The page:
Interest on the rise for proposed $252M marina resort
EXPRESSIONS of interest have continued to flow in for the Shute Harbour Marina Resort project with a real estate agent saying the proposed development could provide opportunities for employment and business expansion.
The $252m Shute Harbour Marina Resort project is set to include a 395-berth marina, a 100-room hotel, a commercial, retail and dining precinct, 58 managed resort dwellings with private marina berths, and a retirement resort comprising 70 apartments and club facilities.
Principal of Taylors Property Specialist Rob Taylor said interest in the project had continued despite the repercussions of the pandemic.
“I think everyone’s thinking about the future. (Coronavirus) did not slow (the developer’s) intent down no matter what so they’re still on this path to develop the marina,” he said.
“We’ve had lots of inquiries, not just locally but outside the area.
“We’ve now had expressions of interest on nearly 10 per cent of the berths.”
Taylors Property Specialists has also received three expressions of interest on the land and waterfront packages and five on the commercial precinct that will include a supermarket, chandlery, bottle shop, newsagent, cafe and restaurant.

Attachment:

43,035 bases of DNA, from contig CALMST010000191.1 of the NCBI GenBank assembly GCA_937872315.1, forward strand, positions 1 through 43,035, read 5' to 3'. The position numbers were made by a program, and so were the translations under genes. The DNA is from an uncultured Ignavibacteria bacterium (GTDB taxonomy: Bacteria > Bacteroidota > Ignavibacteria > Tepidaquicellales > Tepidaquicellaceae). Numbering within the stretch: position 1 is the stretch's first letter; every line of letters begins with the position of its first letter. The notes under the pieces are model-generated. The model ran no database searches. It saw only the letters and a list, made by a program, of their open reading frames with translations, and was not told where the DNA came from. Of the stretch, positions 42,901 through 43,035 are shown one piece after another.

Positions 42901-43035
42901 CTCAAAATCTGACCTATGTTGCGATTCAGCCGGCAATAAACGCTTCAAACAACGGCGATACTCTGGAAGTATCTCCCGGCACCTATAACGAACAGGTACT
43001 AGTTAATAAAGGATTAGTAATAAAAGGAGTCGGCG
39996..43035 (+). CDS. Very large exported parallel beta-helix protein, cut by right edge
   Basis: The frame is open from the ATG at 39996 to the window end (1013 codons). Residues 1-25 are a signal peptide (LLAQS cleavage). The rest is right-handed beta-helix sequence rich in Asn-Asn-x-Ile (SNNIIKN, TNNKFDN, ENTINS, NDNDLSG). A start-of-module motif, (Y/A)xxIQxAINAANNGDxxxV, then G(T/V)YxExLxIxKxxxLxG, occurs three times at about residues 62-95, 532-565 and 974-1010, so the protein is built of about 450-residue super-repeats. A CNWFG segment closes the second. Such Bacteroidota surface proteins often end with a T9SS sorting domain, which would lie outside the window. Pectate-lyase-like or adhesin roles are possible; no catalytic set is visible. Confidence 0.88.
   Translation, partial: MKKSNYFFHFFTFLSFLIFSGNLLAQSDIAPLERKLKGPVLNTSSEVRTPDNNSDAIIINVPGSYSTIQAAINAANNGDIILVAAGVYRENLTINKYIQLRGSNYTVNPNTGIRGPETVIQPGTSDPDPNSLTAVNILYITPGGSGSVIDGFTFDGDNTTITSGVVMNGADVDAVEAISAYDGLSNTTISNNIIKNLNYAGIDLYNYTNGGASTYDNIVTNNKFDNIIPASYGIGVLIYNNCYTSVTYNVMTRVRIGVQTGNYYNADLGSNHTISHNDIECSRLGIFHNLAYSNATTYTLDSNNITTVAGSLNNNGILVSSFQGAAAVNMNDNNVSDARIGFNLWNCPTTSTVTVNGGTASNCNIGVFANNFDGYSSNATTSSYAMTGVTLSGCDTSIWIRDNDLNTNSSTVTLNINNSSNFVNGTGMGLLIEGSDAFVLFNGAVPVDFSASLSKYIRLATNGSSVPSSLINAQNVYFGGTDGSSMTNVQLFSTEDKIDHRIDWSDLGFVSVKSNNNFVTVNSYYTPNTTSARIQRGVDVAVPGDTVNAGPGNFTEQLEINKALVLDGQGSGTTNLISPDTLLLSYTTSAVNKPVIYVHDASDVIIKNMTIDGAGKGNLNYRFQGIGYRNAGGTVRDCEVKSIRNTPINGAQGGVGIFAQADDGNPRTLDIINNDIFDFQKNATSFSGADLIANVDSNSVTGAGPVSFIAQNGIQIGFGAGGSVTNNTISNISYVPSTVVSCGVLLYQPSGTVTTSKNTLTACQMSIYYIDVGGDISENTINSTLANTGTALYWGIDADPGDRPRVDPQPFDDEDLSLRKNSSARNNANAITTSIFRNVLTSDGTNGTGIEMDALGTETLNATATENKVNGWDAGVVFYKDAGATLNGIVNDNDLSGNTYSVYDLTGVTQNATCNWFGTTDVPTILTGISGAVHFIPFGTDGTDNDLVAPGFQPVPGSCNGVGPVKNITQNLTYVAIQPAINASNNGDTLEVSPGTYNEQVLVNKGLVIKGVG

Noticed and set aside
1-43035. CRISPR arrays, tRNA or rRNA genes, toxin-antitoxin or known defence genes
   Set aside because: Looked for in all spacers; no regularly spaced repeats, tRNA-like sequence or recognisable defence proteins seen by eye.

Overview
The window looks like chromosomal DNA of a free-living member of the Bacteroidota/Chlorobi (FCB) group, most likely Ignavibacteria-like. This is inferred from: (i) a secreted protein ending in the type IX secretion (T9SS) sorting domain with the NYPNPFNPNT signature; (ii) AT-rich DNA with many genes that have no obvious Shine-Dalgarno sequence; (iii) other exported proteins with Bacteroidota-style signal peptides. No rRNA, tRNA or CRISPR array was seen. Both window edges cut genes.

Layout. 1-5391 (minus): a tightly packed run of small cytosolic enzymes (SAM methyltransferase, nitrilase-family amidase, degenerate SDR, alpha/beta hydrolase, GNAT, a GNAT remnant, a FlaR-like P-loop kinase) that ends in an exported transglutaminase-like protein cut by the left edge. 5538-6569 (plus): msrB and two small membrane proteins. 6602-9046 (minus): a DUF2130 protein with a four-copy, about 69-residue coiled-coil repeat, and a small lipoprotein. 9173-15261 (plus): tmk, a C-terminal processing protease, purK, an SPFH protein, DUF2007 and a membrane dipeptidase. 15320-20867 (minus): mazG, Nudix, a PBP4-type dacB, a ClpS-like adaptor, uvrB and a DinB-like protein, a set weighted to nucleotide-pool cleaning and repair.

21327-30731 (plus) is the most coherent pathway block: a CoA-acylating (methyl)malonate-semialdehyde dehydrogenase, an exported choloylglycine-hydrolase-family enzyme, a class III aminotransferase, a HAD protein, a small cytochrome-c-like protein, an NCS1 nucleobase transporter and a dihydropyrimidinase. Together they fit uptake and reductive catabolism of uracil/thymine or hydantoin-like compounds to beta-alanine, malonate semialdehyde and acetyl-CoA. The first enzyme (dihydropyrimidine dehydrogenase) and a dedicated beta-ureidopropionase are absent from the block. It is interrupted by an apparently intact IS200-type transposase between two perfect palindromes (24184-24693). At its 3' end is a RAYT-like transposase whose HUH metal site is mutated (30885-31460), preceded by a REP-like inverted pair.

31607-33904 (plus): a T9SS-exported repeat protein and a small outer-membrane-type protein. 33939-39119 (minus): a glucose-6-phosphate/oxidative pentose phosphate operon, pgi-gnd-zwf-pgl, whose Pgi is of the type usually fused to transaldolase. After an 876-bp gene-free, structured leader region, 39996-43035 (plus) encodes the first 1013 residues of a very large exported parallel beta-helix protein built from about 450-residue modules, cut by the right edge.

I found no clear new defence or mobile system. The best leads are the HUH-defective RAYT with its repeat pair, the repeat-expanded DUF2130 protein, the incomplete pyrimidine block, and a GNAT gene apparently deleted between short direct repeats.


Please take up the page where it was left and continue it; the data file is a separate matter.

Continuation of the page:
The project would give what Mr Taylor called “another dimension” to the region through drawing in more people seeking a lifestyle change.
However, he also hoped the project would benefit residents already living in the Whitsundays through the creation of jobs and opportunities.
“It’s one of the largest developments outside a capital city that is on the coast of Queensland, which I think is really exciting,” he said.
“This gives more opportunities for employment and gives opportunity for businesses to expand.
“These sorts of projects give little regional towns like us hope and confidence as well.
“Our town only has a certain capacity at the moment but as the town continues to develop, we will need more capacity whether it’s in accommodation or the marina.
The project was met with fierce opposition from community group Save Our Foreshore, which maintained there was no need for another marina in the region, there has never been a need proved, and that the community will lose access to the foreshore and fishing in the bay.
A plan for the marina has been on the table for almost two decades, with proposals for a marina development at Shute Harbour having been discussed since the late 1980s.
Mr Taylor said although there was no solid end date on when the region could expect to see the project up and running, they were currently working ahead of the original schedule.
“It obviously comes down to the amount of interest we receive,” he said.
“The more interest we get the quicker this development will happen.
“We’re already ahead of where we thought we’d be with this timeline.”